Ethiopia appoints first female president

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Ethiopia Thursday appointed a woman to the largely ceremonial position of president for the first time, further increasing female representation in the government of Africa’s second most populous nation.

In a unanimous vote, Ethiopian lawmakers picked career diplomat Sahle-Work Zewde, 68, to replace Mulatu Teshome, who resigned in unclear circumstances.

Sahle-Work called Ethiopia’s recent transfer of power to the reformist Prime Minister Abiy Ahmed “exemplary” and said she will focus on bringing together all sides to achieve peace in a country with multiple ethnic-based conflicts in recent months.

“If the current change in Ethiopia is headed equally by both men and women, it can sustain its momentum and realize a prosperous Ethiopia free of religious, ethnic and gender discrimination,” Sahle-Work said Thursday.

Sahle-Work, who was born in the capital Addis Ababa and attended university in France, has been Ethiopia’s ambassador to France, Djibouti, Senegal and the regional bloc the Intergovernmental Authority on Development.

Just prior to her appointment as president she was the U.N.’s top official at the African Union. She is fluent in English and French as well as Amharic, Ethiopia’s main language.

“Congratulations, Madam President! Women do make a difference. We are proud of you!” the female President of the U.N. General Assembly Maria Fernanda Espinosa Garces said in a Twitter post. “In a patriarchal society such as ours, the appointment of a female head of state not only sets the standard for the future but also normalizes women as decision-makers in public life,” the chief of staff for Abiy said on Twitter.

As president she is expected to serve two six-year terms.

Political power in Ethiopia is wielded by the prime minister, with the president’s role restricted to attending ceremonies and functions.

Nevertheless, Sahle-Work’s position carries important symbolic weight and social influence.

“Government and opposition parties have to understand we are living in a common house and focus on things that unite us, not what divides us, to create a country and generation that will make all of us proud,” Sahle-Work said in a speech to Parliament. “The absence of peace victimizes firstly women, so during my tenure I will emphasize women’s roles in ensuring peace and the dividends of peace for women.”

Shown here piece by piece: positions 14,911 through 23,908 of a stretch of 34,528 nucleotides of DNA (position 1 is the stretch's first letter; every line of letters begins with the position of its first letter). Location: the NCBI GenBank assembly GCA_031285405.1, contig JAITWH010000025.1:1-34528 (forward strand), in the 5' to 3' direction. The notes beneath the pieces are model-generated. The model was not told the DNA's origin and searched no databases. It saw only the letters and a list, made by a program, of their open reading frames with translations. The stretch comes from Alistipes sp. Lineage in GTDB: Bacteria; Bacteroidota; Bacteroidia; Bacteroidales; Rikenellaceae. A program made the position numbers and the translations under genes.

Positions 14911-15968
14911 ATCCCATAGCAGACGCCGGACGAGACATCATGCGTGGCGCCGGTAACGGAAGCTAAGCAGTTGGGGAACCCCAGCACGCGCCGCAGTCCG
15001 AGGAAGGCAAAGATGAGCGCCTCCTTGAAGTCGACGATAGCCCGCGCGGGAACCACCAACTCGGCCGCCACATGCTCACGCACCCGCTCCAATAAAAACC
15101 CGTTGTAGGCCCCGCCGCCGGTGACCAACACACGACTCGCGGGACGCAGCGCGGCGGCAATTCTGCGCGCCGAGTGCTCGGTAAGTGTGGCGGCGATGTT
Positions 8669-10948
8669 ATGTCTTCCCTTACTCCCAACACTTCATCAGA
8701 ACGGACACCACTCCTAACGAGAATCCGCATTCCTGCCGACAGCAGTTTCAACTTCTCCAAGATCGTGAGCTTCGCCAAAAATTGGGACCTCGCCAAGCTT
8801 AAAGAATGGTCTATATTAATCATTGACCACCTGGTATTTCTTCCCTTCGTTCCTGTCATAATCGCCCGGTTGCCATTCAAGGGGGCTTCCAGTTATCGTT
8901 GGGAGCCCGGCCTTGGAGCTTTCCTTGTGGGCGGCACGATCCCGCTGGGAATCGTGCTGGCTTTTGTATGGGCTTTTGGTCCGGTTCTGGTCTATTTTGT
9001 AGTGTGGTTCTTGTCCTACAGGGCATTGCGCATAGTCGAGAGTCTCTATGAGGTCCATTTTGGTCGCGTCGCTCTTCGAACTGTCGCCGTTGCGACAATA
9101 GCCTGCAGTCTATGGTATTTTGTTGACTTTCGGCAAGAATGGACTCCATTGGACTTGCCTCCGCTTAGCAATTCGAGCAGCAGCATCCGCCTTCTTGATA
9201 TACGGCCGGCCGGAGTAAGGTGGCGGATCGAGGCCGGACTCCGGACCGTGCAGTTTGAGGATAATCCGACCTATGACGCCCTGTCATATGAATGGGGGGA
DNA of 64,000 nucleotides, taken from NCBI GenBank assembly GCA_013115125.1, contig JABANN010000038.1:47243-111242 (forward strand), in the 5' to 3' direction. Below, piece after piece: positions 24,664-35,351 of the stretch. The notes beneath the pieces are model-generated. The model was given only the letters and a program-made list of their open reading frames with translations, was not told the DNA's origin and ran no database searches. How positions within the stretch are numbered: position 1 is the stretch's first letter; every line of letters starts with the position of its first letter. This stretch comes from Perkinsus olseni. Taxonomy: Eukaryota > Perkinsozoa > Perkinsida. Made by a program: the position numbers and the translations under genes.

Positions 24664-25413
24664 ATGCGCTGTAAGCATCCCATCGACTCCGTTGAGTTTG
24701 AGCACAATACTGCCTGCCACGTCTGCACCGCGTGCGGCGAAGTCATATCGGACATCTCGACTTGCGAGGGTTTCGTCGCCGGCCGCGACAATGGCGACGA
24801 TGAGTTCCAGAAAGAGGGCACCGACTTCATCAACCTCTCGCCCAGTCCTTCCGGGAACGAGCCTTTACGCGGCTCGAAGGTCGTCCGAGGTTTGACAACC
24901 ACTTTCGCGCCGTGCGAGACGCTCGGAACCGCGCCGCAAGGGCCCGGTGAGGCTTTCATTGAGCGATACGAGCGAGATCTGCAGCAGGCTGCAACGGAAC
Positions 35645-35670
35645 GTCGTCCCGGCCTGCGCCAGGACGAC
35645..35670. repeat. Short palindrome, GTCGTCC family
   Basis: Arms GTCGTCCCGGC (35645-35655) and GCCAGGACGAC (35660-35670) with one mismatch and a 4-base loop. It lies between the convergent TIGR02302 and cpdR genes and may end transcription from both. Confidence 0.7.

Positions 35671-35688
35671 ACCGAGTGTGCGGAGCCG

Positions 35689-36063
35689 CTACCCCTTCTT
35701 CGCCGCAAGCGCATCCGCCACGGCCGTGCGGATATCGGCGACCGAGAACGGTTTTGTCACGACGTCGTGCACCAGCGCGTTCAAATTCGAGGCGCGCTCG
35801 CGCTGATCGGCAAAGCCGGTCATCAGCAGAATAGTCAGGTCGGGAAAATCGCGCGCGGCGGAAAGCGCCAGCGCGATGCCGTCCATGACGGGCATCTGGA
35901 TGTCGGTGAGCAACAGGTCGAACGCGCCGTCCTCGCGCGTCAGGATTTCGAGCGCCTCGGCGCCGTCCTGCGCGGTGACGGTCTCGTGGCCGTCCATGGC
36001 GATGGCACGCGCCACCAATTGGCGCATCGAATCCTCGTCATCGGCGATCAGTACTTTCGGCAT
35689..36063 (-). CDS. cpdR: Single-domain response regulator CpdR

Sahle-Work becomes Africa’s only serving female head of state.

A handful of African countries have in the recent past been led by female presidents with executive powers, including Ellen Johnson Sirleaf in Liberia (2006-18) and Joyce Banda in Malawi (2012-14).

Banda was elevated to the presidency following the death in office of Bingu wa Mutharika, while Sirleaf won two elections before standing down earlier this year at the end of her constitutionally mandated terms.

Ethiopian lawmakers last week approved a Cabinet with women making up a record 50 percent of ministers, including the country’s first female defense minister. A woman also leads the new Peace Ministry, which oversees the powerful National Intelligence and Security Service and the Federal Police Commission.

The Horn of Africa power joined a handful of countries, mostly European, where women make up 50 percent or more of ministerial positions, according to the Inter-Parliamentary Union and U.N. Women.

Likely inspired, Rwanda two days later announced its own Cabinet with 50 percent women. The country has received international recognition for female representation in government.

The moves in Ethiopia are the latest in sweeping political and economic reforms in Africa’s second most populous country since Abiy took office in April following months of nationwide anti-government protests demanding wider freedoms.